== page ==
The project closed in February 2018 after an amazing work tailored to last long into the future. It directly supported the creation and official registration of seven community groups as recognized civil society organisations to promote sustainable use of natural resources and alternative livelihood initiatives around the Nimba range. This includes two youth-led community groups, three women-led groups and two networks of traditional healers and hunters. With their new status as legal entities, these groups are also expected to lead local advocacy efforts that contribute towards conserving their sites.
Under the CEPF-funded project, members of these groups benefited from a series of trainings in management of micro-projects, internal governance, financial management, marketing, advocacy and communication. The various groups also received training in the production and use of fuel efficient stoves, market gardening and livestock farming practices that yield higher profits and reduce negative impact on Mount Nimba’s natural resources. In total, over 180 people benefited directly from the project, with more than half of them, women. This capacity development by IBGRN is saving more than just the natural resources of Mount Nimba; families that depended on indigenous farming practices for years have seen their yields increase significantly just few months after receiving training on improved practices. This also means improved income.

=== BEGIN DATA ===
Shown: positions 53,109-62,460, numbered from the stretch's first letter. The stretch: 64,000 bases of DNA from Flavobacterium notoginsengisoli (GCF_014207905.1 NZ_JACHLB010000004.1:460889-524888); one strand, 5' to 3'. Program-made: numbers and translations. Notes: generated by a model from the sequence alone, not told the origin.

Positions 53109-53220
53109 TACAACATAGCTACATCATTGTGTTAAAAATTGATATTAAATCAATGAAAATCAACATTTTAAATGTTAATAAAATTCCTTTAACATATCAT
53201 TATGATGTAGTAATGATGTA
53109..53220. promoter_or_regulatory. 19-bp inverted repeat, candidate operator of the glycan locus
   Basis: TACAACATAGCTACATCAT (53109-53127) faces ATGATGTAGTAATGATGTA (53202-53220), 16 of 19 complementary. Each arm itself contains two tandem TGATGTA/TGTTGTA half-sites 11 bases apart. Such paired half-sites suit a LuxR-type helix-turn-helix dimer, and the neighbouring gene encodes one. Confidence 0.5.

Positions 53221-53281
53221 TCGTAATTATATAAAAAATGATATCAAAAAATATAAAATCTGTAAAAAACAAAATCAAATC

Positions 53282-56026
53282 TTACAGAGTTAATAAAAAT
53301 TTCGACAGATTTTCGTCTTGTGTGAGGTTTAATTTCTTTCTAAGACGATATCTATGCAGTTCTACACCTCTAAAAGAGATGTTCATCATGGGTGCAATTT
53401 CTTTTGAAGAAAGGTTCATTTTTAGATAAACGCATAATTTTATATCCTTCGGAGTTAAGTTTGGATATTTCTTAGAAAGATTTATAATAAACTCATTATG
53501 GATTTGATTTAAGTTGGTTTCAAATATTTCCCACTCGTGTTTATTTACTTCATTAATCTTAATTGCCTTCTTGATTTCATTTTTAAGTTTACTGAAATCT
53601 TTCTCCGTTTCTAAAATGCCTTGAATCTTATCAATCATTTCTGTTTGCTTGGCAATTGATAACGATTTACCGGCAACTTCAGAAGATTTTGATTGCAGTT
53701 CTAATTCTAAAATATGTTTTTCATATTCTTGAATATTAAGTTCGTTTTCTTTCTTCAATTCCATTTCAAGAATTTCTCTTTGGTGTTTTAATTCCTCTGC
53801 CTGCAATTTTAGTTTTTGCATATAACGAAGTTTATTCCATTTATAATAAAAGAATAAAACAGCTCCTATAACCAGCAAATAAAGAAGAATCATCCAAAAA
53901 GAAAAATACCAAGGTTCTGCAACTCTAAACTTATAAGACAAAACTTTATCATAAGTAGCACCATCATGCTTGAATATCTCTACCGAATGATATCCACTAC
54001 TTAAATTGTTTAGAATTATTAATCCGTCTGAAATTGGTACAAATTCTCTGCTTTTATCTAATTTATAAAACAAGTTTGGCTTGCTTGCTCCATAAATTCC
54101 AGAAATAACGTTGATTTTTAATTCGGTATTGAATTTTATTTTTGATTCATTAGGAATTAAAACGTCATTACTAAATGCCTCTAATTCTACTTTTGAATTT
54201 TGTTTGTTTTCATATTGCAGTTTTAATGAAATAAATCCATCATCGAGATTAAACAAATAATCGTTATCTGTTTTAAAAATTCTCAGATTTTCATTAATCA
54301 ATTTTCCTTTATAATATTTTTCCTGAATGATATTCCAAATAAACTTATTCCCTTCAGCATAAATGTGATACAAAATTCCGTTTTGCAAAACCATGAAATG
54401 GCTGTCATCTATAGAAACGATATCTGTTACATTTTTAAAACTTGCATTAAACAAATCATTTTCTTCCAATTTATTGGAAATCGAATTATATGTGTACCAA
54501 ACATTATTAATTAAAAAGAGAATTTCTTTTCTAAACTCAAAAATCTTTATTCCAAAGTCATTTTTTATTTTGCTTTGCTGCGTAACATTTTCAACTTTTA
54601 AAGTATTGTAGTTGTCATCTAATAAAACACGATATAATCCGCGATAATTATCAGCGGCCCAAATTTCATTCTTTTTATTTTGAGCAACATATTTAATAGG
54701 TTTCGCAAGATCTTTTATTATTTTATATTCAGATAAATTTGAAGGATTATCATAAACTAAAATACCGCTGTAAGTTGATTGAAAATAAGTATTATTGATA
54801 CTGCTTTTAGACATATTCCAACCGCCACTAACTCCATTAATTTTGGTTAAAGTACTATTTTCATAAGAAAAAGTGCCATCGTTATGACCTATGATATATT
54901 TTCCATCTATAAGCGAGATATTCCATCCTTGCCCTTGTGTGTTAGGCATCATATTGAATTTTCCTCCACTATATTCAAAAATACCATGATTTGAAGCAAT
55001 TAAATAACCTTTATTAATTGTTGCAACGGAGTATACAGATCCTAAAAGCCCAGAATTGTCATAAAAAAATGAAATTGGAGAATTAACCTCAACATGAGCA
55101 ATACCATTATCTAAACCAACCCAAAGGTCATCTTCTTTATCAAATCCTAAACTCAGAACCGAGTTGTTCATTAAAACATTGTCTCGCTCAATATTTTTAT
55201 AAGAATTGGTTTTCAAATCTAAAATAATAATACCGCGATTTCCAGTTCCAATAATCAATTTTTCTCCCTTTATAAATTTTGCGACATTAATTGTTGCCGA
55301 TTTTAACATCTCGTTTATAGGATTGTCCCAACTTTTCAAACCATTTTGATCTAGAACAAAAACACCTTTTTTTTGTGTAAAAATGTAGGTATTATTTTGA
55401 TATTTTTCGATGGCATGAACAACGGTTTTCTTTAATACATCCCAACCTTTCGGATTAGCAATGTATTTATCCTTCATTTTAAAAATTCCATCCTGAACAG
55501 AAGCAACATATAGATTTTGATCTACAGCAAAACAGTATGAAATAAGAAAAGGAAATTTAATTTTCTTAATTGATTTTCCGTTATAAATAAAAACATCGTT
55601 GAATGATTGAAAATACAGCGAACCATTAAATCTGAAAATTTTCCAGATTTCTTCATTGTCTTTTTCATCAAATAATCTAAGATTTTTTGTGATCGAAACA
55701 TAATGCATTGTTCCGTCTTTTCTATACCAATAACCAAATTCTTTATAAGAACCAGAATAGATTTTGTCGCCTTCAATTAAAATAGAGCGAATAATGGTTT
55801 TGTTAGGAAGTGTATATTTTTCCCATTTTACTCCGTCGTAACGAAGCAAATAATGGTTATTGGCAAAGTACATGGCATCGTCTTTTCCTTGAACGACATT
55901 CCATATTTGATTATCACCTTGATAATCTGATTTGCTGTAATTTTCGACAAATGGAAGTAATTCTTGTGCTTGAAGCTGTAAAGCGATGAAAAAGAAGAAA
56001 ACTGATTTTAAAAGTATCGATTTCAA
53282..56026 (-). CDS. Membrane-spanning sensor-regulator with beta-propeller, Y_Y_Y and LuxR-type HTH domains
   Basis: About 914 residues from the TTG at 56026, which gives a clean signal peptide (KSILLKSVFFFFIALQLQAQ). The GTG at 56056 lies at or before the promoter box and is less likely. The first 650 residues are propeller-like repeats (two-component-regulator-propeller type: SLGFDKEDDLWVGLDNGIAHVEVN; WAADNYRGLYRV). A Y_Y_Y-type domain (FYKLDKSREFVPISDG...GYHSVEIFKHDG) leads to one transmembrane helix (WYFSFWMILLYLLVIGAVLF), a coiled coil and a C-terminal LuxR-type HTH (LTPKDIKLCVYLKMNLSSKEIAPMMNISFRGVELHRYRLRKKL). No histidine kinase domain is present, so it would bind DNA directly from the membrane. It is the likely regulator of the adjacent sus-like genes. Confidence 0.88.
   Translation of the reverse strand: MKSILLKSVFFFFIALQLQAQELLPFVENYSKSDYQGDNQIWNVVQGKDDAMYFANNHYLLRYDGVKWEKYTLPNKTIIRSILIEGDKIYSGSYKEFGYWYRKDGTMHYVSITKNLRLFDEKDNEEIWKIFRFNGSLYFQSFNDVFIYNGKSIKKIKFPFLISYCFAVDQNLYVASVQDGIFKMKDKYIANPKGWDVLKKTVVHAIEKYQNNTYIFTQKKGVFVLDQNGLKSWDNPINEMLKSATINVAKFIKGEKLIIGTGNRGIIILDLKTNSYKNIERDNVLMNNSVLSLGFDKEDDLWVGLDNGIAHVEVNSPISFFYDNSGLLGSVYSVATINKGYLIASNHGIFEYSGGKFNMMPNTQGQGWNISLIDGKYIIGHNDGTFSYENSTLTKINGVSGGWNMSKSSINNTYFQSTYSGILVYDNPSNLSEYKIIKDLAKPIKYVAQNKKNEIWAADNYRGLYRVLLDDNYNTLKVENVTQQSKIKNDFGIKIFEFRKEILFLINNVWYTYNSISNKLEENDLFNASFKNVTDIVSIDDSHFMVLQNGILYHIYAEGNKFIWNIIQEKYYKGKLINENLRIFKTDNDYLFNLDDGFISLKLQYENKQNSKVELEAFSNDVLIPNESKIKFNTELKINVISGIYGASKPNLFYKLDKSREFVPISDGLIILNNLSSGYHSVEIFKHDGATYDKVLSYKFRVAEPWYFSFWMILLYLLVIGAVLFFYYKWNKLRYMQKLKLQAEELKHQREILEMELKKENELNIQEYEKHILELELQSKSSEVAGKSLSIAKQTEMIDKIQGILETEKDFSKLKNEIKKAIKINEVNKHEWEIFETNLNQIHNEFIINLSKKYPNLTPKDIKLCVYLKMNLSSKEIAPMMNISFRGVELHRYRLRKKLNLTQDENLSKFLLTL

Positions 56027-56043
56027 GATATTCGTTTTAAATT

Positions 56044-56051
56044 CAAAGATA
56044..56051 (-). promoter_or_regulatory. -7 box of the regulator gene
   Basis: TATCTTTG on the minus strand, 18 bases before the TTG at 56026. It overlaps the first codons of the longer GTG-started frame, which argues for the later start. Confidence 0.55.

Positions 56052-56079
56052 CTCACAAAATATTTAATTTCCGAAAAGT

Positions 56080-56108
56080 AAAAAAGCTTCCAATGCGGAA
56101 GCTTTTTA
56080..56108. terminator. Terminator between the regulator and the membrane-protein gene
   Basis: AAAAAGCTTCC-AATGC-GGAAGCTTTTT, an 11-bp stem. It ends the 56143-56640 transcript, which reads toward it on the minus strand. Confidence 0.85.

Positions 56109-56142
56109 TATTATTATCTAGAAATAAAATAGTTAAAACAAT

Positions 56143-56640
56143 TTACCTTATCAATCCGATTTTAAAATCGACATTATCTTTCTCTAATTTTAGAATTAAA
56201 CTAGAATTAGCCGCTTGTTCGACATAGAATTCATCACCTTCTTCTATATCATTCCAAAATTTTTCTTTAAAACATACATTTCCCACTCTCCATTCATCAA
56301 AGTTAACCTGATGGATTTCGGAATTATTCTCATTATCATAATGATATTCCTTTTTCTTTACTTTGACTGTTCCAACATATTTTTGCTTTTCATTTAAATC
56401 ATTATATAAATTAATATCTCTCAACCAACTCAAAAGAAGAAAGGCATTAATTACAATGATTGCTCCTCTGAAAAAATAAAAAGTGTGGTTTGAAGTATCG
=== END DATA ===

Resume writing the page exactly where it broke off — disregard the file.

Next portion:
“I’m excited with this CEPF project in our community. Before their intervention, we were grouped in the protected forest for our daily bread. But thanks to their training that allows us to engage in income-generating activities to enable us protect our environment,” said Siaka Saolomou, member of the TINAME youth group.
"We learned how to establish and manage a fruit garden."
In Bossou, one of the communities where the project was implemented, some farmers have started enjoying benefits of their new farming skills acquired during the trainings. Their gardens are flourishing and some of them have started harvesting fruits.
“We learned how to establish and manage a fruit garden. The IBGRN personnel gave me advice on how to succeed with fruit farming like pineapples”, explained Janette Niamey of the Dakieba group. She also gave constructive feedback for the project, mentioning that the provision of farming equipment or seeds, in addition to the training, would help to boost their livelihoods even further.
IBGRN will build the future of this investment in the communities on lessons learned from the nine months of implementation. This includes ensuring that development projects operating in communities are increasingly involved in such conservation initiatives, and bringing together key social groups whose activities damage the forests like hunters and traditional healers to work together.
In the Guinean Forests of West Africa Biodiversity Hotspot, CEPF has entrusted BirdLife International to be the dedicated regional implementation team (RIT) to provide strategic leadership for the CEPF investment in the Guinean Forests of West Africa (GFWA) Biodiversity Hotspot.
CEPF is a joint initiative of l'Agence Française de Développement, Conservation International, the European Union, the Global Environment Facility, the Government of Japan, the MacArthur Foundation and the World Bank. A fundamental goal is to ensure civil society is engaged in biodiversity conservation.